For years, commercial real estate brokers relied on two main resources for comps and statistics: CoStar Group, which was expensive, and internal data, which was often limited.
Now, with the newish players—Xceligent, VTS (now merged with Hightower and backed by Blackstone) and Compstak—real estate companies have more choices when it comes to data. But those choices sometimes face lawsuits. Information “wants to be free,” as they say, but the companies that provide it don’t always agree.
CoStar, the real estate data behemoth that’s dominated the market for decades, bought competitor Loopnet in 2012 (as a condition of a deal with the Federal Trade Commission, Loopnet spun off Xceligent at that time). Since then, Xceligent, which has crept into top-tier markets via the novel strategy of gaining footing first in smaller cities, and Compstak, a user-generated data exchange, have begun to tread on CoStar’s otherwise secure territory. VTS and Hightower, stronger as a unit, are now slated to join the game.
CoStar filed suit against Xceligent in federal court in Kansas City late last year, alleging data theft—a charge Xceligent denied. The suit says some of Xceligent’s data and photos are scraped from Loopnet.
The suit bears some similarity to the one against Compstak users in 2014, alleging that they were pilfering data and posting it on Compstak. CoStar dropped that suit after “discussions” with the users.
Some observers say the suits are part of a strategy—one that points to CoStar’s relative comfort and lack of innovation in its space.
“CoStar has had a monopoly,” said a broker, who asked not to be named because his firm does business with CoStar. “If they were confident in their data, they wouldn’t need these lawsuits.”
CoStar stands firm. “CoStar is confident that further review of Xceligent’s databases will reveal tens of thousands of additional instances of stolen CoStar content. Further, CoStar notified Xceligent repeatedly that what Xceligent was doing was illegal, yet Xceligent continued stealing despite repeated notice, utilizing foreign workers to implement its scheme,” a representative for the company said via email. “Intellectual property theft represents the greatest threat of all to fair competition.”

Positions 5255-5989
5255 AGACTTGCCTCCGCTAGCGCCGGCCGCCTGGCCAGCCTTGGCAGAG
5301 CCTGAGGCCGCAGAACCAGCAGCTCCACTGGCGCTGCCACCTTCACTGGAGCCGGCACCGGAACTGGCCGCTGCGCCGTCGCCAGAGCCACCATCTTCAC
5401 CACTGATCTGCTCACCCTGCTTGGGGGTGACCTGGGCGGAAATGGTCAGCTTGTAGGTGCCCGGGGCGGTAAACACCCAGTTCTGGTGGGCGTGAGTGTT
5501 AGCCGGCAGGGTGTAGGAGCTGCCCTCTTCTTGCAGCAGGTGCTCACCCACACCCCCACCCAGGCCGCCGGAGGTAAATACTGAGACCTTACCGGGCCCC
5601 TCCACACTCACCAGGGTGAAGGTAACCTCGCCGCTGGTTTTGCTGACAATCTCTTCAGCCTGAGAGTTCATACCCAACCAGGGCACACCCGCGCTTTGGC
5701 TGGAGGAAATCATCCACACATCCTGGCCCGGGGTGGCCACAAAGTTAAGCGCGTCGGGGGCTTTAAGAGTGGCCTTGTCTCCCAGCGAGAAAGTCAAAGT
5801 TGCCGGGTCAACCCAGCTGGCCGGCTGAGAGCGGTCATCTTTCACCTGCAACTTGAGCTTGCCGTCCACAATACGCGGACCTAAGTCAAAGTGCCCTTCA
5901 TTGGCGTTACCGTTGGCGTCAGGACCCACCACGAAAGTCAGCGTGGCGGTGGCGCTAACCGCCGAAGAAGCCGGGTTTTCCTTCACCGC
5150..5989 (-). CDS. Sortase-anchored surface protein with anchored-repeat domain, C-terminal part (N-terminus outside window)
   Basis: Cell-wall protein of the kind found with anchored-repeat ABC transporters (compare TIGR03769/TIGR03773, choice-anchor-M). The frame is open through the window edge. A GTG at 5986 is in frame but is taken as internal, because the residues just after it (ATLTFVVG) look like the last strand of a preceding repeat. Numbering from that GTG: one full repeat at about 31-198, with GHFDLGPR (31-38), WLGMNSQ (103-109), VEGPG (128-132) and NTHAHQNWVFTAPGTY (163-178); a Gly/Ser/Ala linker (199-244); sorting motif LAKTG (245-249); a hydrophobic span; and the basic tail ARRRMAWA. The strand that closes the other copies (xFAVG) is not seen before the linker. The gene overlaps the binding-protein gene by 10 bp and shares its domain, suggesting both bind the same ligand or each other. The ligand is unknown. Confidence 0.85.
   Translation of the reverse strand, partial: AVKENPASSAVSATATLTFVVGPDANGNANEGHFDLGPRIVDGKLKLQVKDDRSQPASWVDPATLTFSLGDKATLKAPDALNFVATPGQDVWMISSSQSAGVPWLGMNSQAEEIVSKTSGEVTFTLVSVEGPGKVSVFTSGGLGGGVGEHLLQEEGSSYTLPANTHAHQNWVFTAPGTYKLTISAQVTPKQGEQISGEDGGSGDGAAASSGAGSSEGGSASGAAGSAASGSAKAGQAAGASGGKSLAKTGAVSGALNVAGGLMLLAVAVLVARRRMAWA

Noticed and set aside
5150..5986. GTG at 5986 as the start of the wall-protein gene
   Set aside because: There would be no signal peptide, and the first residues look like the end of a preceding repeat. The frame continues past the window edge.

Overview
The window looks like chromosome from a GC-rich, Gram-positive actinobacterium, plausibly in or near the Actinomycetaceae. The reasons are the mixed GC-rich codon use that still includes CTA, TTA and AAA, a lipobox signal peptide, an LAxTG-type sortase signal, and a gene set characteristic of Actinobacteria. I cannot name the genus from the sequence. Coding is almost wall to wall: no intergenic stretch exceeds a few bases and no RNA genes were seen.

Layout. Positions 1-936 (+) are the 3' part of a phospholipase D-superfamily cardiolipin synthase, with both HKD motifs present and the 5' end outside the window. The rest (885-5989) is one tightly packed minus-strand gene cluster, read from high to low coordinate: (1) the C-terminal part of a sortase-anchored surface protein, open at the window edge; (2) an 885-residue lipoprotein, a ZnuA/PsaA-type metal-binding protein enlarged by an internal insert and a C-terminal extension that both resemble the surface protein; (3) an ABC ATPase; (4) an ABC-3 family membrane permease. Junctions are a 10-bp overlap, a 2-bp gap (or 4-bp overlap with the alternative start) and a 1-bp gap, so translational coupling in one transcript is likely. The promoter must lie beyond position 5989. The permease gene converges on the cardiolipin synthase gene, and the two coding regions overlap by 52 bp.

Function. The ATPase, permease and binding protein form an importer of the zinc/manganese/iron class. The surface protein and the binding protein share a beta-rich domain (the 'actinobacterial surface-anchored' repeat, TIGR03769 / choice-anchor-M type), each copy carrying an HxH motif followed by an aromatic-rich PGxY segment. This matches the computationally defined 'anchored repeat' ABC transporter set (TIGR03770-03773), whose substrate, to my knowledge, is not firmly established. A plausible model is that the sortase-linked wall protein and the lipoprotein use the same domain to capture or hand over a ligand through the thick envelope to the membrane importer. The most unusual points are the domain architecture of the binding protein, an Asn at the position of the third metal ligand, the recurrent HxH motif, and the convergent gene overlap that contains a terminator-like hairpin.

Xceligent, which gives industry pros data similar to that of CoStar, costs “20 to 30 percent less than CoStar” in most markets, said Sam Lewis, the company’s head of communications. Xceligent launches in New York City in June, he confirmed, but he isn’t sure yet what the price differential will be.
“There’s a distinct lack of competition, a lack of choice,” Lewis said of the business of commercial real estate information. “It’s a matter of making sure that…[brokers] aren’t beholden to one provider.” He confirmed to Commercial Observer the rumor that Xceligent will soon announce that it’s launching in Chicago.
Meanwhile, VTS and Hightower, backed by Joshua Kushner, joined forces in November 2016 in an all-stock transaction—a move they analogized to the merger of Zillow and Trulia. They focus on tracking prospective tenants but will expand into “analytic and forecasting services” now, according to The Wall Street Journal.
Who will come out on top? Only time will tell. But the readjustment in the space has left brokerages unsure of where to turn for data.
“It’s a continued slow process of companies adapting to the changes,” said Richard Persichetti, the director of research for the Northeast and Tri-State area at Cushman & Wakefield. “There are so many different sources. Which one is the best?”
The proliferation in data services can mean higher bills for data for now, as companies subscribe to more than one service while also paying for internal research, often. But in the long run, it seems likely that prices will go down overall.
What brokerages would really like is to get all their data in one place. “In some aspects we would still rely on third-party data,” said Persichetti, “[but] our goal is to head towards one common, global platform.”
Companies are “pitching the data too soon,” said Persichetti, and then when they lose traction with clients, the door is open for another competitor to enter the fray.
Comps are, after all, a closely guarded trade secret of a multimillion-dollar industry. And if there were a simple way to gather and vet them, this CRE data Battle of the Bulge would be over.